We're also going to need an effective backstory. Who are these characters, and why are they deep in the woods? Although there are many options here, my suggestion would be that we do not make them Bigfoot hunters. I'd find another reason to put them in the woods. Perhaps they are a group of friends getting together a few years after college to go backpacking together. We can drop some subtle hints to the audience about local legends, sightings of some strange creature, and so on, but I don't think we want to put our characters in the woods for the explicit purpose of finding Bigfoot. Too many bad Bigfoot films have gone that route, and it rarely helps.

Unfortunately, many Bigfoot films fall apart the moment the creature appears on screen. I think this presents us with an opportunity to learn something from Jaws and The Blair Witch Project. Jaws was as effective as it was because we didn't see much of the shark. And while I know it has many detractors, I thought the original Blair Witch was fantastic, in part because we never saw the witch. I have seen a couple Bigfoot films where the creature wasn't bad (e.g., Exists); however, it is never as scary as what it looks like in my imagination. That means I am inevitably let down when it appears. The solution is to give it as little screen time as possible. Make it blurry, fast-moving, nocturnal, etc. In any case, the fatal flaw of most Bigfoot films that must be avoided is that the creature cannot elicit laughter from the audience when they see it for the first time.

As for the tone and emotion we are aiming for here, I'd recommend going for the slow-burn and building dread approach. We can use the characters getting lost in the woods to pull in the audience and present them with some hardships that having nothing to do with Bigfoot. Maybe they are hopelessly lost, starting to run low on water, and one of them is injured. Perhaps one of them can step on a bear trap at some point. I thought The Descent was scary as hell long before the creatures appeared, and creating that sort of atmosphere would be what I would go for. The lost-in-the-woods scenario could be combined with the growing recognition that there was something out there watching them, messing with them, etc. I found this to be one of the most effective aspects of The Blair Witch Project and Willow Creek. I'd use it here.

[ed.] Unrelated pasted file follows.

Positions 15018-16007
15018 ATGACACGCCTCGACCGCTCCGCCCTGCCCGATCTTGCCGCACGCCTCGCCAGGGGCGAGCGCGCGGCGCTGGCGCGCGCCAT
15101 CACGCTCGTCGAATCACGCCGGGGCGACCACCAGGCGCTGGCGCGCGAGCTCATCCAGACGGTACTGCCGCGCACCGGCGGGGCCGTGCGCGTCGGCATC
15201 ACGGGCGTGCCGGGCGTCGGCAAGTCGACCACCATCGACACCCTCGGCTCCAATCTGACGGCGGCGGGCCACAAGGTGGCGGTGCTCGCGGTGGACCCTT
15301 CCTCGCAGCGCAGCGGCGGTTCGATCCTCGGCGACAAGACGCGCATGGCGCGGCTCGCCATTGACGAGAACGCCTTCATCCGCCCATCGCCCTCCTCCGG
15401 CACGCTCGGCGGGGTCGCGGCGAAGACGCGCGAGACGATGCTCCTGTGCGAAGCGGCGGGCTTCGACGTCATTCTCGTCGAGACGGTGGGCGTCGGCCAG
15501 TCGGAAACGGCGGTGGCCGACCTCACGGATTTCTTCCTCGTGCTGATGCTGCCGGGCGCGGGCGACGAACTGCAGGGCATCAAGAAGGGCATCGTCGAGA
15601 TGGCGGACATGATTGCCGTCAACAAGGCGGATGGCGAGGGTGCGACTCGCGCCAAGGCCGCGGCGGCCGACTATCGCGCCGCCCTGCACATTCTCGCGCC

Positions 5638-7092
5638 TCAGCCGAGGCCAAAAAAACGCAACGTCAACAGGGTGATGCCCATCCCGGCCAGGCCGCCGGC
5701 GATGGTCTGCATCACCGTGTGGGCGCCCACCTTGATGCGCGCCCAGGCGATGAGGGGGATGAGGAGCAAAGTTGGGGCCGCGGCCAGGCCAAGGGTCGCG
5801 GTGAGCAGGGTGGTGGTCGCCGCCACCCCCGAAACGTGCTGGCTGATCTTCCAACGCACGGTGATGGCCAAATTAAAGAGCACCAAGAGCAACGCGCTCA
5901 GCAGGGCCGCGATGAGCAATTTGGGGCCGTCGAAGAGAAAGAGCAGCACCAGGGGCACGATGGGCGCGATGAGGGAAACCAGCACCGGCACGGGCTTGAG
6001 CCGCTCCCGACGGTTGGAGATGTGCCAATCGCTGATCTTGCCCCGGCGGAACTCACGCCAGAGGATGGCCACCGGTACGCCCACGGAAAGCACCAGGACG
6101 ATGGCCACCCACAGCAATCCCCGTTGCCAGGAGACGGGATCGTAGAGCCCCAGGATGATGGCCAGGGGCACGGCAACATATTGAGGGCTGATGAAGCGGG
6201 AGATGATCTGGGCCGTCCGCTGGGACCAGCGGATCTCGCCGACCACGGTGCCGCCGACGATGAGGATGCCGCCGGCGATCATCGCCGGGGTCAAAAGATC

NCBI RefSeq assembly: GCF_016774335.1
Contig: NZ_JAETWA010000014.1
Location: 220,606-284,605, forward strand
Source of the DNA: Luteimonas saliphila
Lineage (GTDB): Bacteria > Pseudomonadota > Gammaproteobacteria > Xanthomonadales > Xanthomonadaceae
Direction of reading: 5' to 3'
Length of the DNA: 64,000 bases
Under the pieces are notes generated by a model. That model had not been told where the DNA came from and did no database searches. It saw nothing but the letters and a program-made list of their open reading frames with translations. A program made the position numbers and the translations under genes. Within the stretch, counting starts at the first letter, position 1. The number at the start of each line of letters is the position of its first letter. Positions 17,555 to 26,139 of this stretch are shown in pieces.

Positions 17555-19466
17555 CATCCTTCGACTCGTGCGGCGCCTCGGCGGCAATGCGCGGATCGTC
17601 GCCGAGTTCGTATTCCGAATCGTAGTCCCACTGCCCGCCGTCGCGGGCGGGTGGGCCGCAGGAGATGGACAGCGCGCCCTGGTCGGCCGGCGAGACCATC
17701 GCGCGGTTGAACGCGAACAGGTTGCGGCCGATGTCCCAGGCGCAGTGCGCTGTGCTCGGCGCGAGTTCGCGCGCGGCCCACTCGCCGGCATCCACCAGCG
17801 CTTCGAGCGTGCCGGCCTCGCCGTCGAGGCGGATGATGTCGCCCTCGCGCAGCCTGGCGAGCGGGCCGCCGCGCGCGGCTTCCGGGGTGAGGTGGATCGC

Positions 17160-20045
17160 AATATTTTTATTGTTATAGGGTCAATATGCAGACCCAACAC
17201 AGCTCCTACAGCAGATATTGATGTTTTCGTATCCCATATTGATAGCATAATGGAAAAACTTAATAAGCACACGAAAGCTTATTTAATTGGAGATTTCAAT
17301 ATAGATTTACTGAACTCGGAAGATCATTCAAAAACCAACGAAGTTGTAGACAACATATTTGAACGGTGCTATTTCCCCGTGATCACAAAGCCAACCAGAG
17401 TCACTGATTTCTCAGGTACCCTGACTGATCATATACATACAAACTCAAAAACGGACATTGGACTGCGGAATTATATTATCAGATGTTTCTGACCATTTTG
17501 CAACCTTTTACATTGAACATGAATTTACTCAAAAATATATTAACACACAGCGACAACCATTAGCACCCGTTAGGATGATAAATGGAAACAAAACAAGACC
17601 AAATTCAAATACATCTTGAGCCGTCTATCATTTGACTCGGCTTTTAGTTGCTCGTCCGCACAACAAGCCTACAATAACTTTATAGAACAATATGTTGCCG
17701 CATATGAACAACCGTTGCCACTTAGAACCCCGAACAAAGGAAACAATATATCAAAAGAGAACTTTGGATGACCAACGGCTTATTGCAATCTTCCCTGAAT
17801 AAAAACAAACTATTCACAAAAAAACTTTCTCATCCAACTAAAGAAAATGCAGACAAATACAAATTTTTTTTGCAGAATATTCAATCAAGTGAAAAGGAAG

When the Bigfoot creature finally reveals itself to the characters (if not the audience), I'd make it very large, strong, fast, and brutal (though not in a Primal Rage way). Instead of thinking of Bigfoot as an intelligent ape-like creature, I'd think of the worst bear attacks I could imagine and amp things up from there. The creature would come in fast and take one character at a time, leaving the others scrambling in terror to figure out how to escape its next attack. It would kill its victims quickly and not try to interact with them. Fighting it would not be a realistic option. Some might briefly try, but this would prove futile. There would be no heroes here, and I'd be unlikely to let anyone survive at the end of the film.

Creating a scary Bigfoot film cannot be an easy task or we'd probably have several good ones by now. Still, I think it is possible. Exists was one of the better ones I've seen, and there have been a couple others that weren't terrible. I vaguely recall one I think I might have liked even better than Exists, but I can't remember its name. Both were flawed in some important ways, but they came close enough that I found myself thinking that this is a missed opportunity in horror.